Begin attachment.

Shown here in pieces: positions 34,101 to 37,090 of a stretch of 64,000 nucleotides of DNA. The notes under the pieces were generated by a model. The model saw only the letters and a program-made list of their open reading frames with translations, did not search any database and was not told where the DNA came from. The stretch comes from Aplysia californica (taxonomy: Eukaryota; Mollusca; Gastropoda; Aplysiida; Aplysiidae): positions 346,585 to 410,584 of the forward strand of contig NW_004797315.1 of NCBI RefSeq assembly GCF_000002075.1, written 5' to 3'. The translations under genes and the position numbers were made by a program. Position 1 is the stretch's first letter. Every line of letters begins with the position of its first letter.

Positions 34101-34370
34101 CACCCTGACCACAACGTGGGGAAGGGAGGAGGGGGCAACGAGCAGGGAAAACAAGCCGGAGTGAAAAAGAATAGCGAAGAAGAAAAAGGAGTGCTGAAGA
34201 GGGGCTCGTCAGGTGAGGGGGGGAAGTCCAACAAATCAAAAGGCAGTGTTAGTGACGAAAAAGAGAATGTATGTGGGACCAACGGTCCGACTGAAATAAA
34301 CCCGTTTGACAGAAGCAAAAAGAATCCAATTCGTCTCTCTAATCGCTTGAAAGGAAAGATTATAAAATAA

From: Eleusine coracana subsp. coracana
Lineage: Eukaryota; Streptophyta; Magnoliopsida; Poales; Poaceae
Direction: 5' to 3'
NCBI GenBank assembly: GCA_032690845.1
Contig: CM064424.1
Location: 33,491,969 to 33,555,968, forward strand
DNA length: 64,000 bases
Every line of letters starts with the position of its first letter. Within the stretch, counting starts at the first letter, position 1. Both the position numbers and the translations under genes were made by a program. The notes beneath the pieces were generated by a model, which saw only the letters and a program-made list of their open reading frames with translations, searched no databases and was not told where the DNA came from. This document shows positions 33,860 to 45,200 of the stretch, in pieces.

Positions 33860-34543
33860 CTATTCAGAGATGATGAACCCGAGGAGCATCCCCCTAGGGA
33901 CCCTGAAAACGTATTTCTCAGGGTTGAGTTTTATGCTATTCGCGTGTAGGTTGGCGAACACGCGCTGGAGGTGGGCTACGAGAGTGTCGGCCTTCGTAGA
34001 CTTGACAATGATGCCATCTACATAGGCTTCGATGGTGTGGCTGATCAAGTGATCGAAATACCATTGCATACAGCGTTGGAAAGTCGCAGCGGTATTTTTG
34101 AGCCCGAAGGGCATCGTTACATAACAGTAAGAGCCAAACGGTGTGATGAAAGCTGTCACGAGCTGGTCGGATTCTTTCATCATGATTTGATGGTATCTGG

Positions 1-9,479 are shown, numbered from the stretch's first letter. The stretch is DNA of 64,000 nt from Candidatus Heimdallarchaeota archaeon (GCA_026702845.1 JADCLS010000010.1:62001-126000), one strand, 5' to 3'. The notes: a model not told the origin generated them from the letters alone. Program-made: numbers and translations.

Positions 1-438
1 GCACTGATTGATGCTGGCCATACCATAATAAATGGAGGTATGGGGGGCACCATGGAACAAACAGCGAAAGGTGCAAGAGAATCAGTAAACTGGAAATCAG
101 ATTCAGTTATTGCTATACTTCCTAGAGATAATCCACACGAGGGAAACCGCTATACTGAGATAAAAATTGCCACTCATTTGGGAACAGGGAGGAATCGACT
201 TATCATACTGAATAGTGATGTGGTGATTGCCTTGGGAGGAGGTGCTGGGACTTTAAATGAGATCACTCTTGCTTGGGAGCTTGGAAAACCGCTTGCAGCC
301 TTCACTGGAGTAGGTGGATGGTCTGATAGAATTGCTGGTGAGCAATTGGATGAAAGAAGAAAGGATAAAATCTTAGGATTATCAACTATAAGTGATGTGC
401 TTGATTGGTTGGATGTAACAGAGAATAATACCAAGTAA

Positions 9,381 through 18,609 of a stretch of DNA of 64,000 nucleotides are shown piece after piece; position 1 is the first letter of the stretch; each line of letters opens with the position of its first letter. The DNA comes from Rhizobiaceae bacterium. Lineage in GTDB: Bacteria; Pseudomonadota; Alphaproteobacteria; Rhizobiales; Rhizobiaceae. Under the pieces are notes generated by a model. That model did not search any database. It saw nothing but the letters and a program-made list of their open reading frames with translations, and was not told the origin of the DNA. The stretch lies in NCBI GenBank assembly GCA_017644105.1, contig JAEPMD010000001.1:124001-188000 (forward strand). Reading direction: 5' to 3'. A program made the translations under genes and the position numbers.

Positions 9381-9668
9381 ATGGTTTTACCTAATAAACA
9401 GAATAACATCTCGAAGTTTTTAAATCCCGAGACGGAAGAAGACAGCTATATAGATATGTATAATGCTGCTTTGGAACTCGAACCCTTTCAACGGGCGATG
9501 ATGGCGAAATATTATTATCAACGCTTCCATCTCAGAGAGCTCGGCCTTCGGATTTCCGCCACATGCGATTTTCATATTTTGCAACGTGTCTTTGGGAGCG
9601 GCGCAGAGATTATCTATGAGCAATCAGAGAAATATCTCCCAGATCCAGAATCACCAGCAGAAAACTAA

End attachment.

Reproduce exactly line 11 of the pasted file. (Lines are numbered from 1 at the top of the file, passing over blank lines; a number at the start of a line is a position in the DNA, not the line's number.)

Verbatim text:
Location: 33,491,969 to 33,555,968, forward strand